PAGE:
Christians are often accused of "judging" whenever they speak out against a sinful activity. However, that is not the meaning of the Scripture verses that state, "Do not judge." There is a righteous kind of judgment we are supposed to exercise—with careful discernment (John 7:24). When Jesus told us not to judge (Matthew 7:1), He was telling us not to judge hypocritically. Matthew 7:2-5 declares, "For in the same way you judge others, you will be judged, and with the measure you use, it will be measured to you. Why do you look at the speck of sawdust in your brother's eye and pay no attention to the plank in your own eye? How can you say to your brother, ‘Let me take the speck out of your eye’ when all the time there is a plank in your own eye? You hypocrite, first take the plank out of your own eye, and then you will see clearly to remove the speck from your brother's eye." What Jesus was condemning here was hypocritical, self-righteous judgments of others.

In Matthew 7:2-5, Jesus warns against judging someone else for his sin when you yourself are sinning even worse. That is the kind of judging Jesus commanded us not to do. If a believer sees another believer sinning, it is his Christian duty to lovingly and respectfully confront the person with his sin (Matthew 18:15-17). This is not judging, but rather pointing out the truth in hope—and with the ultimate goal—of bringing repentance in the other person (James 5:20) and restoration to the fellowship. We are to speak the truth in love (Ephesians 4:15). We are to proclaim what God's Word says about sin. 2 Timothy 4:2 instructs us, "Preach the Word; be prepared in season and out of season; correct, rebuke and encourage — with great patience and careful instruction." We are to "judge" sin, but always with the goal of presenting the solution for sin and its consequences—the Lord Jesus Christ (John 14:6).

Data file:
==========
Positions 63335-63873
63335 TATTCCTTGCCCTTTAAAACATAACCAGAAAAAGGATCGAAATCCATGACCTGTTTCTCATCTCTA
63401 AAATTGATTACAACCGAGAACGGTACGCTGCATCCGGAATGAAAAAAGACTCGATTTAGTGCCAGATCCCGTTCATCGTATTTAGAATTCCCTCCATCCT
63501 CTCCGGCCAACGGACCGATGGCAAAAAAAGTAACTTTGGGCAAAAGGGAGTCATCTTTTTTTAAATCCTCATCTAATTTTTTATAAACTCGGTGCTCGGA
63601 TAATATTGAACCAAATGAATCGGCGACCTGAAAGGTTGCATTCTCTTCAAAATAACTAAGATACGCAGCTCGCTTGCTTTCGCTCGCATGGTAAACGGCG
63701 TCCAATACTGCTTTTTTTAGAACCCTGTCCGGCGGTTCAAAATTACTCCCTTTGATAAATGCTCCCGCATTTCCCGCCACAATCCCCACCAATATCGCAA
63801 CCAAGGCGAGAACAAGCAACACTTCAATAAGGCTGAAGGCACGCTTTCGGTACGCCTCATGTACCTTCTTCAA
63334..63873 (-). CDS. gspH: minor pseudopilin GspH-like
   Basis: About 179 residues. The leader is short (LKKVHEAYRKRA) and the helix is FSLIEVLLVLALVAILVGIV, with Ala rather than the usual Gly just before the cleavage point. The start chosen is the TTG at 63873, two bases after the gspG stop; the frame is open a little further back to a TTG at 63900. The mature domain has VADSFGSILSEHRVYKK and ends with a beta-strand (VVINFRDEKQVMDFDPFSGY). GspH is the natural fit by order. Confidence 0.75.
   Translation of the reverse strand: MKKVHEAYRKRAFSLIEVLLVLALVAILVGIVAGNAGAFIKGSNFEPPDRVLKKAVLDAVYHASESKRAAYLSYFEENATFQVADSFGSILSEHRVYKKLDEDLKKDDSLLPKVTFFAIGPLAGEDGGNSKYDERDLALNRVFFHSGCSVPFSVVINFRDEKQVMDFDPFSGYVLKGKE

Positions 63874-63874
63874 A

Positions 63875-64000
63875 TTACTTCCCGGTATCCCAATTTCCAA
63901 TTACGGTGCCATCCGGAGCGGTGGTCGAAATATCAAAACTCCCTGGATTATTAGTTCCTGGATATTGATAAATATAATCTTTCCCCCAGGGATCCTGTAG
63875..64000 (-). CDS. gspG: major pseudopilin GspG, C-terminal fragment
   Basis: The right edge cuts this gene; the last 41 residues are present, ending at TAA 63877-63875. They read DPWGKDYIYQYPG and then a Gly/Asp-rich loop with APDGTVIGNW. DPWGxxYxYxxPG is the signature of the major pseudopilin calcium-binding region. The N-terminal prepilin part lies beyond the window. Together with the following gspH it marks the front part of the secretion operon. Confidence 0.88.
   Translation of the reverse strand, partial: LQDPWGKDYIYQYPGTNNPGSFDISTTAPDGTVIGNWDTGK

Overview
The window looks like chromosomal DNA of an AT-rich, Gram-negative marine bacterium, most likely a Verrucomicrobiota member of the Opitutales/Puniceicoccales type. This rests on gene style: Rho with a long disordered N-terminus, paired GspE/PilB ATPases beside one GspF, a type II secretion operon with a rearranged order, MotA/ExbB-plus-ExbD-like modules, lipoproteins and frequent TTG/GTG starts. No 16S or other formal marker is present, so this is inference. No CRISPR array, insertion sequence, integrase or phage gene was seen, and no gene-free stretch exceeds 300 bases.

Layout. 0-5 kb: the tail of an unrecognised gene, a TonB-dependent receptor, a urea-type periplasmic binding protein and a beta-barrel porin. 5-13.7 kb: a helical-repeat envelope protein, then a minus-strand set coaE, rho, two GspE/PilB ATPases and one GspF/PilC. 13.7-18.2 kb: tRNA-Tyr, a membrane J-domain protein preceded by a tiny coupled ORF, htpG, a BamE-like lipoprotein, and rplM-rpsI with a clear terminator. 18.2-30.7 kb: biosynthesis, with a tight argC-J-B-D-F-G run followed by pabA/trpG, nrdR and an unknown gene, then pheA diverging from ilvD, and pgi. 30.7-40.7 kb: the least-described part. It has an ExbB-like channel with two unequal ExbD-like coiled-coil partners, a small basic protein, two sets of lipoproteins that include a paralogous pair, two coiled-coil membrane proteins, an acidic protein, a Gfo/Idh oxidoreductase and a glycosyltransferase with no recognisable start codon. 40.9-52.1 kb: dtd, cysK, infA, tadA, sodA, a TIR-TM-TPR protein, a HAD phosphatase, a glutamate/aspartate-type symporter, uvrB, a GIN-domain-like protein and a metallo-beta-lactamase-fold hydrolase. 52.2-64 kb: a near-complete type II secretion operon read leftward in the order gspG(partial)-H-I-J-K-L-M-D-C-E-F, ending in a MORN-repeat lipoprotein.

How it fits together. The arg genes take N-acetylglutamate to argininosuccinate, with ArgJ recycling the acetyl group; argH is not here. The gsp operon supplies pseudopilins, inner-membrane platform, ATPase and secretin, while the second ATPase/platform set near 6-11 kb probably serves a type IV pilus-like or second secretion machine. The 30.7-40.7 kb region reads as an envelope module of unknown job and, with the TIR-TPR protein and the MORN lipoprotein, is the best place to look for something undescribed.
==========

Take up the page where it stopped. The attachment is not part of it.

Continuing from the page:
Recommended Resource: Hard Sayings of the Bible by Kaiser, Davids, & Brauch.

Tuesday, February 8, 2011


By Danelle Carvell
Once again, it's time to ponder.  The latest topic I'm pondering is whether prayer is the only answer to America's ills or should we be doing more?  Does it help to sign petitions and send letters of protest to the decision-makers in government?  Does it help to attend tea party rallies and other gatherings like them?  Should we even bother voicing our opinions when our voices go unheard by the people we're trying to influence?

I recently sent an e-mail to everyone in my address book.  I don't do that often.  I may have sent three multi-addressed e-mails in the past year.  The subject was Obama's recent approval of Monsanto's GMO alfalfa, which if planted will eventually contaminate organic farms and the organic foods they produce.  The e-mail was asking for signatures to protest Obama's decision.  I received three replies to this e-mail.  The first two were requests that I remove their names from my address book, which I did.  And the third reply said this:
"How much time per day do you spend praying for our nation and elected officials?  Have you wept and fasted and lifted our sin-filled nation up for repentance before the Lord?  God can stop Obama.  I put my faith in Him.